Sep 01 2013
prev sibling next sibling parent Peter Williams <pwil3058 bigpond.net.au> writes:
On 02/09/13 14:24, H. S. Teoh wrote:
 On Mon, Sep 02, 2013 at 12:21:08AM +0200, Ramon wrote:
 [...]
 D's bias toward Windows doesn't help either.

I'm confused by this statement.

I think this may be a reference to parts of Phobos which are a bit Windowsish with Posix tacked on rather than Posix with special cases for Windows' lack of support for some features.
Sep 01 2013
prev sibling next sibling parent "Ludovit Lucenic" <llucenic gmail.com> writes:
On Sunday, 1 September 2013 at 21:27:56 UTC, Adam D. Ruppe wrote:
 On Sunday, 1 September 2013 at 20:47:56 UTC, Ludovit Lucenic 
 wrote:
 Somehow neither Adam D. Ruppe's web stuff nor vibe.d server 
 were not able to target my intention to have latest D2 
 compiler support (Dec 2012/Jan 2013)

Do you remember exactly what it was? I often skip every other dmd release so if it was blah is deprecated that's probably what it was.

Sorry, Adam, for not being maybe completely explicit on that statement. Unfortunately, I cannot recall the exact problem with the usage of your code. But the feeling I recall (which still persists) is that your code did not what I needed/wished to have, not that it would do things wrong that it did. My intention was not to criticize anything. I wanted to share the impressions, enthusiasm, pains, obstacles and winnings I achieved while I was doing my research. Let everybody create his/her own opinion. And maybe someone gets inspired to move things further at least in one of the areas I mentioned :-) Ludovit
Sep 02 2013
prev sibling next sibling parent "Ludovit Lucenic" <llucenic gmail.com> writes:
On Sunday, 1 September 2013 at 22:21:10 UTC, Ramon wrote:
 Ludovit Lucenic

 While one may discuss about IDE or cli, I feel that an IDE is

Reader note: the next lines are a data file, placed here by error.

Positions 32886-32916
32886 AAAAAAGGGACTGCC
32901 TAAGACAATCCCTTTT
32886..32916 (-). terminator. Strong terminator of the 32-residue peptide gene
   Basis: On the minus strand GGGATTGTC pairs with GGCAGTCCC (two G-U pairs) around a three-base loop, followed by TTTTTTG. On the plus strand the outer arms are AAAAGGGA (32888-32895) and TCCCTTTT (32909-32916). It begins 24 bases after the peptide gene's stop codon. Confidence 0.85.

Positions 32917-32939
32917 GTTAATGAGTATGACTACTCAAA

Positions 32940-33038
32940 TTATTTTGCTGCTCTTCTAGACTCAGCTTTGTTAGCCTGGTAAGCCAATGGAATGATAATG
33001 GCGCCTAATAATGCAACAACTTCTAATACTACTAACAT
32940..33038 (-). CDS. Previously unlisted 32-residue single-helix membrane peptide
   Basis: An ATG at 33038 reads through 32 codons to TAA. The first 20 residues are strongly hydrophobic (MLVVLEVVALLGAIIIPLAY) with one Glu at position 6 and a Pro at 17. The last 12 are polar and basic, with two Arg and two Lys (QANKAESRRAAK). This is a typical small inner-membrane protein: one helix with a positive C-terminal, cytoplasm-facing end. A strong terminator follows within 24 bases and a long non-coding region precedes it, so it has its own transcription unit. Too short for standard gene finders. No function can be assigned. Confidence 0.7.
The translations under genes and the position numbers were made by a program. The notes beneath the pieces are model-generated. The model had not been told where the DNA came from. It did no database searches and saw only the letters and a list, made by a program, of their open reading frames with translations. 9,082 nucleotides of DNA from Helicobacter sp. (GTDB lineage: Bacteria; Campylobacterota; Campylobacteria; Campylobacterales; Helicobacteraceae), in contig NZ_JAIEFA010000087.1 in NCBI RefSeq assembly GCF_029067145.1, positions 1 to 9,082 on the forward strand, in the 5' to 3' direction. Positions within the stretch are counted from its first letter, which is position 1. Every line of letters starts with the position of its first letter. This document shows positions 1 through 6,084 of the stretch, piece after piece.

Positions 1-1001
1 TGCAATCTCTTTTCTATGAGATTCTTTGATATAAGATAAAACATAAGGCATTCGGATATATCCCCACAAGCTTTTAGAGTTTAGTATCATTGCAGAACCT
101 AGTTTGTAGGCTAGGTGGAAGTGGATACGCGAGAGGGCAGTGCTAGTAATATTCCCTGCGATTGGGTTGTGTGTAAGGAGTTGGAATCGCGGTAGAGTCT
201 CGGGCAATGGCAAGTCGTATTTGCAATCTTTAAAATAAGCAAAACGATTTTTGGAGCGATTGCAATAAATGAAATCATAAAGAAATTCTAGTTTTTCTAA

at least an immensely helpful starting point.

I would add to it, that IDE could also solve some of the problems discussed e.g. on the Panel talk in DConf. I mean the code upgrade automation once the compiler comes in newer version. We solved this (in the job mentioned) by having an IDE that did an automatic upgrade on the project opened. I absolutely agree with Walter that it seems weird to have a compiler which modifies the code :-) But having an IDE that does this is pretty much convenient. Not talking about the whole bunch of other minor 'D UX' issues that could be managed easily with a little help of an IDE.
 I agree that one should be able to do programming with no more 
 than a simple editor, a compiler/linker, and a debugger (!). 
 Newcomers, however, (and even many seasoned programmers) 
 handily profit from an IDE (and I don't mean Eclipse which I 
 count as a moloch that, to make things worse, is based on java).

I did not meant Eclipse is 'the way'. I said eclipse-like debugging user experience is still something worth taking inspiration from. Anyway I am persuaded having IDE written in D fits the needs the best. Just look at all the relevant IDEs around. Every and each of them is used primarily to target the language the IDE is written in :-) MonoDevelop for Mono, Visual Studio for .Net, Code::Blocks for C++, Eclipse for Java... Have you noticed it ?
 Finally and possibly most importantly, basically not having 
 fully working  debugger support is a very serious lack. I may 
 be wrong (actually I hope to be wrong) but from what I know, 
 this issue doesn't seem to be seen as having very high priority.

I got to admit this is the most surprising thing about the D I came across. Well, let's not complain about it, let's do something with it. I assume the GDB is cross-platform solution for debugging that seems to be furthest. Therefore I chose MonoDevelop to improve its debugging capabilities (at least I had something to start with) and add the visualization needed by some of us. However, I don't think I can move things much forward on Windows unless we have ready to use GDC/LDC executables (that one can download and install easily on Win platform) which would by-pass the DMD/GDB/Win problem then. Moreover, I don't like to code in C#, when there's D around :-) but for the beginning...
 I'm more and more getting the impression that D could be a 
 programmers dreams come true if only it were practically and